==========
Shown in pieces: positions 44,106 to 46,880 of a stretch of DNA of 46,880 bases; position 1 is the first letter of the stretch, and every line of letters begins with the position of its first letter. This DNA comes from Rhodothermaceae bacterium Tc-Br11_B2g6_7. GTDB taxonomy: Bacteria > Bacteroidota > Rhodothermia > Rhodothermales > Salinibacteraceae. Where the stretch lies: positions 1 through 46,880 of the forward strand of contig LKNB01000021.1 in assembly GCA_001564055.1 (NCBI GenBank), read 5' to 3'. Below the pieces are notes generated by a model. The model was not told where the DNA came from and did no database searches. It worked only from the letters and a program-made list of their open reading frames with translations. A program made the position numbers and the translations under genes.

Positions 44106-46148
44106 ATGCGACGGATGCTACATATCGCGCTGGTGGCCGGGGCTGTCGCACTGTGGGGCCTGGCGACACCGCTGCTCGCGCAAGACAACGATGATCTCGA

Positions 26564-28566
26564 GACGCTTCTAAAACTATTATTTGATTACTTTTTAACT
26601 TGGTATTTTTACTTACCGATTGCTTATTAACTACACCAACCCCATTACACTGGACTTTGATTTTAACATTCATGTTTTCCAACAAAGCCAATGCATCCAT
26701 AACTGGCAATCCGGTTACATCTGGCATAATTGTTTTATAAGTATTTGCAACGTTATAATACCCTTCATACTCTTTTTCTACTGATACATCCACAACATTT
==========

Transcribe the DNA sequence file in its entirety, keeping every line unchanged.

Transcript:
Shown in pieces: positions 44,106 to 46,880 of a stretch of DNA of 46,880 bases; position 1 is the first letter of the stretch, and every line of letters begins with the position of its first letter. This DNA comes from Rhodothermaceae bacterium Tc-Br11_B2g6_7. GTDB taxonomy: Bacteria > Bacteroidota > Rhodothermia > Rhodothermales > Salinibacteraceae. Where the stretch lies: positions 1 through 46,880 of the forward strand of contig LKNB01000021.1 in assembly GCA_001564055.1 (NCBI GenBank), read 5' to 3'. Below the pieces are notes generated by a model. The model was not told where the DNA came from and did no database searches. It worked only from the letters and a program-made list of their open reading frames with translations. A program made the position numbers and the translations under genes.

Positions 44106-46148
44106 ATGCGACGGATGCTACATATCGCGCTGGTGGCCGGGGCTGTCGCACTGTGGGGCCTGGCGACACCGCTGCTCGCGCAAGACAACGATGATCTCGA

Positions 26564-28566
26564 GACGCTTCTAAAACTATTATTTGATTACTTTTTAACT
26601 TGGTATTTTTACTTACCGATTGCTTATTAACTACACCAACCCCATTACACTGGACTTTGATTTTAACATTCATGTTTTCCAACAAAGCCAATGCATCCAT
26701 AACTGGCAATCCGGTTACATCTGGCATAATTGTTTTATAAGTATTTGCAACGTTATAATACCCTTCATACTCTTTTTCTACTGATACATCCACAACATTT